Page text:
• Proceedings to recover possession of real property. [CCP § 1179a]
  • Arbitration proceedings. [CCP § 1291.2; Hedges v. Carrigan (2004) 117 CA4th 578, 582, 11 CR3d 787, 789-790]
  • Proceedings for declaratory relief in medical malpractice insurance cases. [CCP § 1062.5]
  • Contested election proceedings. [CCP § 44; Nguyen v. Super.Ct. (Nguyen) (2007) 150 CA4th 1006, 1009-1010, 58 CR3d 802, 804]
  • Certain proceedings involving environmental impact (Pub.Res.C. § 21167.1) and general plans (Gov.C. § 65752).
  • Certain proceedings involving property taxation or assessments (Rev. & Tax.C. § 5149). [See Rev. & Tax.C. § 4808]
  • Uniform Child Custody Jurisdiction and Enforcement Act (UCCJEA) cases. [Fam.C. § 3454]
  • Appeals from superior court decisions on Gov.C. § 71639.1 writ petitions in trial court labor relations disputes. [CRC 10.660(d)]
  • Appeals from a superior court decision on a writ petition under Gov.C. § 71675 (release of budget and management information by Judicial Council). [CRC 10.803(d)]
  • Appeals from an order dismissing or denying a petition to compel arbitration involving a claim under the Elder Abuse and Dependent Adult Civil Protection Act (Welf. & Inst.C. § 15657.03) in which a party has been granted a trial court preference. [CCP § 1294.4 (added Stats. 2016, Ch. 628); see CCP § 1294.4(a)]

There are other types of appeals that may be subject to discretionary calendar preference in the Court of Appeal, such as actions that were entitled to “trial setting” preference in the trial court, like:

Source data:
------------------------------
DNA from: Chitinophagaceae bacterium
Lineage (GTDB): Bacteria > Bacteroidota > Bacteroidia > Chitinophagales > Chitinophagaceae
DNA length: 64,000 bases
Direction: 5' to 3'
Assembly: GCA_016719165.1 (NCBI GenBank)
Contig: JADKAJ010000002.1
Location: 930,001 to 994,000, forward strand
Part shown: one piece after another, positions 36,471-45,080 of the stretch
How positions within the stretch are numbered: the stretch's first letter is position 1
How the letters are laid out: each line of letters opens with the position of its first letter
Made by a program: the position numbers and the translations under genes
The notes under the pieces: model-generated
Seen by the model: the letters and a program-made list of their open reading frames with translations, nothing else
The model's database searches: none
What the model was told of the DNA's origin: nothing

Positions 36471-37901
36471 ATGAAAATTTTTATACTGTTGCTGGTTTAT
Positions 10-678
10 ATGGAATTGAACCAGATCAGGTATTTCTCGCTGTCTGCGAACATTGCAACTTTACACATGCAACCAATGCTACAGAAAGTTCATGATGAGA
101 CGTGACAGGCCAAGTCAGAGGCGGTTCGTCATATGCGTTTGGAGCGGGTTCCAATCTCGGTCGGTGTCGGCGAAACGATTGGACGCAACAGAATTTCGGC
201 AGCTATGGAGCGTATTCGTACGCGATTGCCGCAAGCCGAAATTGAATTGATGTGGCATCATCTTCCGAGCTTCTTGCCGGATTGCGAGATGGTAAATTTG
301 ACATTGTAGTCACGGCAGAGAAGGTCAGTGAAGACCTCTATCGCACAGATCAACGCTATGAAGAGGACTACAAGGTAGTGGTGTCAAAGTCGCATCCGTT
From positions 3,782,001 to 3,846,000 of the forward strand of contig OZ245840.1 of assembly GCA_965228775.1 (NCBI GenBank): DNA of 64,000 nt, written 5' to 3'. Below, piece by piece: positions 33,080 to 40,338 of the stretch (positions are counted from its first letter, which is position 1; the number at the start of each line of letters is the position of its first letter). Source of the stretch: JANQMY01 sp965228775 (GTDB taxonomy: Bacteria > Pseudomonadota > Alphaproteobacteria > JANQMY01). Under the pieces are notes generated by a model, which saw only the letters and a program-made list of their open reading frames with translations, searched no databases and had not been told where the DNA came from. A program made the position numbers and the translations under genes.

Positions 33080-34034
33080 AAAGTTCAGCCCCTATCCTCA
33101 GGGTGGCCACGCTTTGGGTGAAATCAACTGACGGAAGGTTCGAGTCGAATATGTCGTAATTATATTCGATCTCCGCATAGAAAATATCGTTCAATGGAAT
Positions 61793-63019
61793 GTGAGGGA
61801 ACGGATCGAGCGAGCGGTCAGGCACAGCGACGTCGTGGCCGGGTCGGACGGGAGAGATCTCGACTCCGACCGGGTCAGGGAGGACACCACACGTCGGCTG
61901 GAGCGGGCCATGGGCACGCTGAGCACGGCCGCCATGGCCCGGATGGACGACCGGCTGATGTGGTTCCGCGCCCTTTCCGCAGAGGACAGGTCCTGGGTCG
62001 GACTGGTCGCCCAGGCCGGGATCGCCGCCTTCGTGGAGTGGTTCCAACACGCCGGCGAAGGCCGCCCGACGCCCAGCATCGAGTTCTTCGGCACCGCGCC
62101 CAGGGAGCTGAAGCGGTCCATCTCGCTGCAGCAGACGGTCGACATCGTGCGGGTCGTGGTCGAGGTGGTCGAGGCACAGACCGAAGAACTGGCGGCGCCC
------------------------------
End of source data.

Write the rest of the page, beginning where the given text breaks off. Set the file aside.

• Party over age 70 who has a “substantial interest in the action as a whole” and whose health is such that preference is necessary to prevent prejudicing his or her interest in the litigation (CCP § 36(a)—mandatory preference on application);
  • Party (any age) suffering from illness or condition raising “substantial medical doubt of survival” beyond six months (CCP § 36(d)—discretionary preference on application supported by “clear and convincing medical documentation”);
  • Party to personal injury or wrongful death action who is under age 14 and who has a “substantial interest in the case as a whole” (CCP § 36(b)—mandatory preference on application);
  • Plaintiff seeking damages caused by defendant during commission of a felony for which defendant was convicted (CCP § 37—mandatory preference);
  • Contested child custody proceedings (Fam.C. § 3023—mandatory preference);
  • Eminent domain proceedings (CCP § 1260.010—mandatory preference).

(Thanks to Ben Shatz for referencing this case.)

Tim Kowal helps trial attorneys and clients win their cases and avoid error on appeal. He co-hosts the Cal. Appellate Law Podcast at, and publishes a newsletter of appellate tips for trial attorneys at His appellate practice covers all of California's appellate districts and throughout the Ninth Circuit, with appellate attorneys in offices in Orange County and Monterey County. Contact Tim at or (714) 641-1232.